Where you live affects your health
High housing costs force families to overspend, overcrowd, live in unsafe homes, or uproot themselves from the community. On the other hand, access to quality affordable housing improves residential stability and the ability to accumulate savings. This reduces stress and related health problems, while spending less on housing allows families to spend more on nutritious food and health care. Affordable housing options also reduce the spread of infectious disease, noise, and stress due to overcrowding.The shortage of affordable housing takes the hardest toll on low-income and people of color - the groups that spend the highest portion of their income on housing. These groups in turn are most pressed with difficult financial decisions around where to live and how to budget their remaining income. Short and long-term consequences related to housing unaffordability contribute to health inequities in our communities.
Select a region in Monterey County for local data
51% of households in Monterey County own their home compared with 56% statewide and 65% nationally. Home ownership can lead to better physical and mental health, stability, and savings compared to renting. Homeowners also tend to invest more in maintaining and improving the neighborhood.
Housing Cost Burden
47% of Monterey County households are housing cost burdened, meaning they spend more than 30% of their income on housing. When families have to spend too much of their income on housing, they have less to spend on other healthy essentials such as food, utilities, medical care, and education.
Home Sale Price
The typical home sale price in Monterey is $415,000. High housing costs limit choices about where to live, forcing those with lower incomes to live in substandard housing, and underresourced neighborhoods. They may also be forced to commute long distances to work, contributing to stress and increased traffic and air pollution.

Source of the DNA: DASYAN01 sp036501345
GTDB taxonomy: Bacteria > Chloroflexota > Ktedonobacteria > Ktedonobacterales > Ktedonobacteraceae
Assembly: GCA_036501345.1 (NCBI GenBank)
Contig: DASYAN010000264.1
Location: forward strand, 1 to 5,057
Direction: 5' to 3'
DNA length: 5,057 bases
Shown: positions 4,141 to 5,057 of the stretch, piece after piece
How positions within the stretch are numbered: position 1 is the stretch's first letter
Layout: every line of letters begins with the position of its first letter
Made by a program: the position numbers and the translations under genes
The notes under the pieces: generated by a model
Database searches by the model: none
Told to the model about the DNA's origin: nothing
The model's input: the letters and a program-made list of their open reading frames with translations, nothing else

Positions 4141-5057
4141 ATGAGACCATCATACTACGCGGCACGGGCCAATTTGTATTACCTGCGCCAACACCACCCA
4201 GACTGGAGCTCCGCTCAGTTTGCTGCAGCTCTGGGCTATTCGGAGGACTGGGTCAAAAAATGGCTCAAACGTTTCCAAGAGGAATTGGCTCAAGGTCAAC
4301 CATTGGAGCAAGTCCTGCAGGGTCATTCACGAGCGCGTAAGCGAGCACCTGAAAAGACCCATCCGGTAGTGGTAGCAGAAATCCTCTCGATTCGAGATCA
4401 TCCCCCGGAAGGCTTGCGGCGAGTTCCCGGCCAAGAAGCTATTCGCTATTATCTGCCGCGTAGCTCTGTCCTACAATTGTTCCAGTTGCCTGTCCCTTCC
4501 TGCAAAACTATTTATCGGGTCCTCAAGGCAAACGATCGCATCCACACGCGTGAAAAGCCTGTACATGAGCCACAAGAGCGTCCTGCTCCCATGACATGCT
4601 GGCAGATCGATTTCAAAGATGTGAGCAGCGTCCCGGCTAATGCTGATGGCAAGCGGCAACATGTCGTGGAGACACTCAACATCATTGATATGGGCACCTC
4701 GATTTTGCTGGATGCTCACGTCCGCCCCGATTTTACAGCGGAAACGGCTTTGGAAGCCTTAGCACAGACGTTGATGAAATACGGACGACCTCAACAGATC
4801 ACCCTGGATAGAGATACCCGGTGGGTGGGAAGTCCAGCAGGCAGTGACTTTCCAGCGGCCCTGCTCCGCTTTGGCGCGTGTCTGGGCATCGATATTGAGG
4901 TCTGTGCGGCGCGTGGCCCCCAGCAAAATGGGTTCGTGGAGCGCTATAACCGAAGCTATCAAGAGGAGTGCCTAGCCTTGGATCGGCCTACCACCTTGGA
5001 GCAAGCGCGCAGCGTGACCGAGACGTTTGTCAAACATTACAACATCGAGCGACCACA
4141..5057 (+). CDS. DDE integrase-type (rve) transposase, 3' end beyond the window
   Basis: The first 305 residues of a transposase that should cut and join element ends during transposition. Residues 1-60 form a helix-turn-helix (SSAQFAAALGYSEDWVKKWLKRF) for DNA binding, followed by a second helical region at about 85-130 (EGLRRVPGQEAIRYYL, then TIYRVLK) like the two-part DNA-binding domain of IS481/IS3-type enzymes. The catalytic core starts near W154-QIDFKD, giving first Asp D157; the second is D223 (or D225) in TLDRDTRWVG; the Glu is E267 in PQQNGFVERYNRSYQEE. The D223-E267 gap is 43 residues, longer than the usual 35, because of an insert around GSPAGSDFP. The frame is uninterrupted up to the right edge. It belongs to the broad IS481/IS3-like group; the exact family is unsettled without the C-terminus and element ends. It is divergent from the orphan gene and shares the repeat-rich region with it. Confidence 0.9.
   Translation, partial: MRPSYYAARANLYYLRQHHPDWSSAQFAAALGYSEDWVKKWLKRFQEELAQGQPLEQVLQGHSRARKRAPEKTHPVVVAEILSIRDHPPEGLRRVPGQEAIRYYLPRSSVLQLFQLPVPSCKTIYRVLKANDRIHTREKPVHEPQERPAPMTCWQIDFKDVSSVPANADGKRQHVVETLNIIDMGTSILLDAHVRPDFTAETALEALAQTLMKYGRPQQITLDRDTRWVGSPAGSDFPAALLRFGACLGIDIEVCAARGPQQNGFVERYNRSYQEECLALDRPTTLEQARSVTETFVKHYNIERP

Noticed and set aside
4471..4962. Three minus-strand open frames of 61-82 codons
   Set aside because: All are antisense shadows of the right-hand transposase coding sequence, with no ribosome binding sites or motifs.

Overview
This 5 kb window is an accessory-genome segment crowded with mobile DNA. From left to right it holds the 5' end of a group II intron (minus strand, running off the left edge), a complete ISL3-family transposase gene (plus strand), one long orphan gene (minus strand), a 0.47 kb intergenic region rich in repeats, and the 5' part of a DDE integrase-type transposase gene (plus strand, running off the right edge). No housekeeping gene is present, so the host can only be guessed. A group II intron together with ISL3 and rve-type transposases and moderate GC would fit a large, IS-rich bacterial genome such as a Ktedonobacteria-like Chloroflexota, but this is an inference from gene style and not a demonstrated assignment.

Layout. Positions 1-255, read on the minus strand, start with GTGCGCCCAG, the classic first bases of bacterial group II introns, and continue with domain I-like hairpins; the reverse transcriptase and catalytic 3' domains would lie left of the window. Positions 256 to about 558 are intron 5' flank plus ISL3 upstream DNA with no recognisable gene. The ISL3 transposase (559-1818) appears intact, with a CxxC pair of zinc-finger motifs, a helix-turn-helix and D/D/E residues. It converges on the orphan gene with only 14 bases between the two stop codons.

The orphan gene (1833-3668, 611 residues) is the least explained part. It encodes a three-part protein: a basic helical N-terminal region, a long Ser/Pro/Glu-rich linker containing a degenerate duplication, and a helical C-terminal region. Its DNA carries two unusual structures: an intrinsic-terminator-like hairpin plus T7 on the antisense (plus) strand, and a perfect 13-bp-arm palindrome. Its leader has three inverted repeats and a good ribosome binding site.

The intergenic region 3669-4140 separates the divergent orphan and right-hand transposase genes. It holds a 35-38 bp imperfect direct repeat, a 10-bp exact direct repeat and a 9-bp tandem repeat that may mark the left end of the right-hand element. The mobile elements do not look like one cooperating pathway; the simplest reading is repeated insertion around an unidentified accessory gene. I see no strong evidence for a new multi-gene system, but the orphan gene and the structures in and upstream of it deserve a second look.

Average amount in dollars for a 20% down payment in the region selected above
Median household income for white and non-white families in the region selected above
My husband, our two children, and I live in a two bedroom apartment. Each month we spend most of our income on rent, utilities, car insurance, and car payment. We make sure to pay the urgent bills first and if money is left over, we spend it on food and health insurance – but this is often difficult. We would love to buy a house one day, but because we only have one steady income, we do not qualify. High rent is the biggest financial strain preventing us from providing a comfortable home, healthy food, and reliable health care for our family. .
- Greater Salinas Resident
1 IN 8 (12%) of households in Monterey County live in overcrowded conditions. Overcrowded households have more than 1 person per room, including dining and living rooms.Living in an overcrowded home can be harmful for physical and mental health as well as childhood development. It can also increase noise and stress levels, leading to sleep loss.
Percent of Households Living in Overcrowded Conditions
"My single mother raised my sisters and I in crowded apartment complexes all over North Monterey County. I was envious of my school classmates who lived in homes with big grassy backyards. My sisters and I had to play in the apartment building’s parking lot because there was no yard in our complex and no parks or playgrounds within walking distance. Now as an adult, I am fortunate enough to own my home. I feel a sense of pride knowing that my young child has a safe space to play and be active. Most importantly, I like knowing that the stability of homeownership protects my family from the risk of unexpected."
- North County Resident
Health in All Policies in Monterey County
This story was created in support of the Health in All Policies (HiAP) work in Monterey County. Health in All Policies is a collaborative effort by local stakeholders to create a healthier community. For more information go to the Monterey County Health Department HiAP website. For handouts of this Housing info click here.
U.S. Census Bureau: American Community Survey (2009-2013); U.S. Census Bureau: Decennial Census (2010); U.S. Census Bureau: State and County QuickFacts; CoreLogic: California Home Sale Activity by City (2014); US Bureau of Labor Statistics; Monterey County Homeless Public School Students by Nighttime Residence: Special Tabulation by the Homeless Education Program in the School Turnaround Office at the California Department of Education (2014); Robert Wood Johnson Foundation: Exploring the Social Determinants of Health Housing and Health Issue Brief; Center for Housing Policy: Impacts of Affordable Housing on Health. This page is adapted from the fact sheets created in August 2015 by Raimi + Associates for MCHD PEP Unit in collaboration with HiAP Monterey County.